• Regulation is about aligning private and social trade-offs.
  • When banks cause negative externalities, good regulatory interventions increase banks’ costs.
  • Externalities may differ across countries, so nothing suggests that regulation induced costs should be the same internationally.

Pecuniary Externalities and Aggregate Demand Externalities

In Econometrica, Emmanuel Farhi and Iván Werning neatly summarize how their work on demand externalities fits in the literature.

… pecuniary externalities, which were first shown to arise when a simple friction, market incompleteness, is introduced into the Arrow–Debreu framework (see, e.g., Hart (1975), Stiglitz (1982), Geanakoplos and Polemarchakis (1985), Geanakoplos, Magill, Quinzii, and Dreze (1990)). The logic is as follows. When asset markets are incomplete and there is more than one commodity, a redistribution of asset holdings generically induces relative price changes in spot markets, in each state of the world. These relative price changes, in turn, affect the spanning properties of the limited assets that are available, potentially improving insurance. Such a pecuniary externality is not internalized by private agents. As a result, the equilibrium is generically constrained inefficient: it can be improved upon by interventions in the existing financial markets. Similar results obtain in economies with borrowing constraints that depend on prices of goods and assets, or when contracting is constrained by private information (see, e.g., Greenwald and Stiglitz (1986)). … [Other work in this literature includes Caballero and Krishnamurthy (2001), Lorenzoni (2008), Farhi, Golosov, and Tsyvinski (2009), Bianchi and Mendoza (2010), Jeanne and Korinek (2010), Bianchi (2011), Korinek (2011), Davilla (2011), Stein (2012), Korinek (2012a, 2012b), Jeanne and Korinek (2013), Woodford (2011).]

… Instead of pecuniary externalities, our theory emphasizes aggregate demand externalities. In addition to providing a new foundation for macroprudential policies, our framework, focusing on monetary policy and nominal rigidities, is well posed for the joint study of monetary and macroprudential policy.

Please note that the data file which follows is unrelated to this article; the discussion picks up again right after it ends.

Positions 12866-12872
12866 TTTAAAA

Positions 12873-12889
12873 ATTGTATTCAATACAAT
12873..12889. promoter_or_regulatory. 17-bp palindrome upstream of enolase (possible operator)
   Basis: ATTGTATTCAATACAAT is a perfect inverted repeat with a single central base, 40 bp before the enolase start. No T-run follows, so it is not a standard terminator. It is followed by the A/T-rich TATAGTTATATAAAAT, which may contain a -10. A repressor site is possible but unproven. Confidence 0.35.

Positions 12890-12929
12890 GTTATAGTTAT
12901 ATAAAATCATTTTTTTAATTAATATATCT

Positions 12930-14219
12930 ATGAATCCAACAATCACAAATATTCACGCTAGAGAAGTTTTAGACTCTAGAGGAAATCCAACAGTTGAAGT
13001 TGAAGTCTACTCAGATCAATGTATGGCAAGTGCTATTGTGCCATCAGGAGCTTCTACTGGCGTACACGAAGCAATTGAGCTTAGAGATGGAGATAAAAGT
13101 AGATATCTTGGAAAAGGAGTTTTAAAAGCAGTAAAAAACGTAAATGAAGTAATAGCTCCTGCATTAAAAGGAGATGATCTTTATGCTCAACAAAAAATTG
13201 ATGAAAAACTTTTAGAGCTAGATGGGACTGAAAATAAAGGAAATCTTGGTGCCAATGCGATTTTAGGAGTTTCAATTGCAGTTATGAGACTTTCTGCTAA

… using a perturbation argument similar in spirit to that in Geanakoplos and Polemarchakis (1985), we show that equilibria that are not first best can be improved upon by interventions in financial markets, except in non-generic knife-edge cases. … In [the pecuniary externality] literature, the key frictions lie in financial markets themselves; in our baseline model, we assume complete markets. Pecuniary externalities rely on price movements; in our framework, price rigidities tend to negate such effects. Our results are instead driven by aggregate demand externalities that arise from nominal rigidities.

“Politico-Economic Equivalence,” RED, 2015

Review of Economic Dynamics 18(4), October 2015, with Martín Gonzalez-Eiras. PDF.

Traditional “economic equivalence” results, like the Ricardian equivalence proposition, define equivalence classes over exogenous policies. We derive “politico-economic equivalence” conditions that apply in environments where policy is endogenous and chosen sequentially. A policy regime and a state are equivalent to another such pair if both pairs give rise to the same allocation in politico-economic equilibrium. The equivalence conditions help to identify factors that render institutional change non-neutral and to construct politico-economic equilibria in new policy regimes. We exemplify their use in the context of several applications, relating to social security reform, tax-smoothing policies and measures to correct externalities.